Skip to content

    Health & Pregnancy

    Font Size
    A
    A
    A

    Smoking During Pregnancy May Damage Children's Blood Vessels

    Yet Another Reason Not to Smoke During Pregnancy
    By Rita Rubin
    WebMD Health News
    Reviewed by Laura J. Martin, MD

    Dec. 26, 2011 -- If women didn’t already have enough reasons to quit smoking before pregnancy, here’s a big one: Smoking during pregnancy may set their child up for blood vessel damage, a new study shows.

    Dutch scientists enrolled more than 250 children. When the children were 4 weeks old, their body dimensions and lung function were measured. At the same time, their parents completed questionnaires about such factors as smoking during pregnancy.

    When the children were 5, the researchers used ultrasound to measure the thickness and flexibility of their carotid arteries, large blood vessels in the neck that supply blood to the brain. They also collected updated smoking information from their parents.

    The walls of the carotid arteries in 5-year-olds whose mothers had smoked throughout pregnancy were about 19 microns thicker -- about one to two times the thickness of a piece of cassette tape -- and 15% stiffer than those whose mothers had not smoked.

    If both parents smoked while they were in the womb, the children’s carotid arteries were nearly 28 microns thicker and 21% stiffer than those of children whose parents didn’t smoke during pregnancy. These changes may indicate damage to blood vessels that may affect their function, the study authors suggest.

    The scientists did not find an effect if only the father smoked during the pregnancy, or if the mother hadn’t started smoking until after giving birth.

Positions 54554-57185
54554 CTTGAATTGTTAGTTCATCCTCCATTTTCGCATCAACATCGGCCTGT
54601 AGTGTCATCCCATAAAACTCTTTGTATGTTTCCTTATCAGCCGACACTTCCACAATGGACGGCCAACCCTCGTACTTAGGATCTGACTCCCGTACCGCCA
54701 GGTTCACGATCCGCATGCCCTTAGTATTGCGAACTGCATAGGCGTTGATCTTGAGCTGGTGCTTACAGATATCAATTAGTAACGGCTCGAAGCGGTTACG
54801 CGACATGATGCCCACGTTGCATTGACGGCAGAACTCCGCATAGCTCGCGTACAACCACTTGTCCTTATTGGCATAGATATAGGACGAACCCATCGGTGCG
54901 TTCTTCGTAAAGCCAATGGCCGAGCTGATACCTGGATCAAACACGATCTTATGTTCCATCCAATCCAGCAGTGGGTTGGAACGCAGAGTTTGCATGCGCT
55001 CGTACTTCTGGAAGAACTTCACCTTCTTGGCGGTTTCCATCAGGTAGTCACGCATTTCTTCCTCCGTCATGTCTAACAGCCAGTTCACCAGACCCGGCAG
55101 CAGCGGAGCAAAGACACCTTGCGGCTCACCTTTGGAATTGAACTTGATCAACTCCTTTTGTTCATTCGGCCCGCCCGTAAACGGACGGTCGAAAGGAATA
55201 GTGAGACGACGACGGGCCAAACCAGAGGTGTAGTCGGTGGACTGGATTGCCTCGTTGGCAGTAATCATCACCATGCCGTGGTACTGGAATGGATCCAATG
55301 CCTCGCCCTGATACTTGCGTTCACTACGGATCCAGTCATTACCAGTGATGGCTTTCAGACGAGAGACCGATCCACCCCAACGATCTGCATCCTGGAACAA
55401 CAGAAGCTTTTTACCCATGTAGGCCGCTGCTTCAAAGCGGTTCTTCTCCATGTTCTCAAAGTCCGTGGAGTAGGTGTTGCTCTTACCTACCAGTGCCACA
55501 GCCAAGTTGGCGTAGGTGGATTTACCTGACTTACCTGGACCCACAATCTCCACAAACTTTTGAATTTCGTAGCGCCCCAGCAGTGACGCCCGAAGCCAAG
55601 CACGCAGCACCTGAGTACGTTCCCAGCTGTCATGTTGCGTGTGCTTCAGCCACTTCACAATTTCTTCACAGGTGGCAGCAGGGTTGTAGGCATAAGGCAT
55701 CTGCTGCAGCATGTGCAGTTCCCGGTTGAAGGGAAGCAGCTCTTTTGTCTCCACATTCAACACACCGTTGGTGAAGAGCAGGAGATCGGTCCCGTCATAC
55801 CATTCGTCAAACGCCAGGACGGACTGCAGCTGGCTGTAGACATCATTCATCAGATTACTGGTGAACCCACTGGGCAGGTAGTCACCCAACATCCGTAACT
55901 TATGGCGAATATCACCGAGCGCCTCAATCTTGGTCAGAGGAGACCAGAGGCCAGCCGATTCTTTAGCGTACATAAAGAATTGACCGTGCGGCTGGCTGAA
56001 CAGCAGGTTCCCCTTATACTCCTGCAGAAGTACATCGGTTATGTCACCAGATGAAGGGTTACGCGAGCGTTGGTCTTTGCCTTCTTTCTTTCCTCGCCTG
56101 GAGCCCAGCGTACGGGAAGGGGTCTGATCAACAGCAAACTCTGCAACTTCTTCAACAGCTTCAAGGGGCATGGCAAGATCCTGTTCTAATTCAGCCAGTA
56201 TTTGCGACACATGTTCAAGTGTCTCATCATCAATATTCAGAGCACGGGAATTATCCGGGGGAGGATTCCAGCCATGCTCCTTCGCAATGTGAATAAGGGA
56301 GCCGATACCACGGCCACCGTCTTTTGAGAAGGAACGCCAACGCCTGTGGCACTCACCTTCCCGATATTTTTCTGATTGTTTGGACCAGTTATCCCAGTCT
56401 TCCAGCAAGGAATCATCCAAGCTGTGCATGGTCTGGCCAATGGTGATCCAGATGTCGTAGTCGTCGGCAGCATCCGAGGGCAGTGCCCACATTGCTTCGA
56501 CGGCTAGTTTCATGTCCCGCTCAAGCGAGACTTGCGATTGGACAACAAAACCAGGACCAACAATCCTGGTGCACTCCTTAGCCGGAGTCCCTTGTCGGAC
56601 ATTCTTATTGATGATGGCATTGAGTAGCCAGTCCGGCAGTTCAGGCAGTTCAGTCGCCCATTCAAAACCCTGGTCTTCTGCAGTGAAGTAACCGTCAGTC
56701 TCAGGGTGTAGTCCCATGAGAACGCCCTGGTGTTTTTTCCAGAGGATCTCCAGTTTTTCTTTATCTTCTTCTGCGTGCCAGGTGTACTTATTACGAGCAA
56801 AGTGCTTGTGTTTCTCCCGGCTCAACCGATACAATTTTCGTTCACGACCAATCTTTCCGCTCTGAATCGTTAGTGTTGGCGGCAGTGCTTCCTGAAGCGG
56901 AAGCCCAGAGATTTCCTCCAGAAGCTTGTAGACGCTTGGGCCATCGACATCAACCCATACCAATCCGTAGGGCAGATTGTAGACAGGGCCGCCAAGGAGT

Smoking During Pregnancy vs. After

    “The challenge there was to show that it was really smoking in pregnancy” and not exposure to cigarette smoke afterward, researcher Cuno Uiterwaal, MD, PhD, says in an email to WebMD. “To further explore that, we did this study.”

    Uiterwaal, an associate professor of clinical epidemiology at the Julius Center for Health Sciences and Primary Care at the University Medical Center Utrecht, Netherlands, says, “with our findings, we think that smoking in pregnancy does play an independent role, although we know that exposure of children to [secondhand] smoke is damaging in many areas.”

    “Smoking in pregnancy is bad for many reasons for the mother and certainly also for the child,” Uiterwaal says. “Our findings may well be another argument to quit during pregnancy. Many women do quit as soon as they know they’re pregnant, but not all do.”

    Pregnancy Week-By-Week Newsletter

    Delivered right to your inbox, get pictures and facts on
    what to expect each week of your pregnancy.

    Today on WebMD

    hand circling date on calendar
    Track your most fertile days.
    woman looking at ultrasound
    Week-by-week pregnancy guide.
     
    Pretty pregnant woman timing contaction pains
    The signs to watch out for.
    pregnant woman in hospital
    Are there ways to do it naturally?
     
    slideshow fetal development
    Slideshow
    pregnancy first trimester warning signs
    Article
     
    What Causes Bipolar
    Video
    Woman trying on dress in store
    Slideshow
     
    pregnant woman
    Article
    Woman looking at pregnancy test
    Quiz
     
    calendar and baby buggy
    Tool
    dark chocolate squares
    Slideshow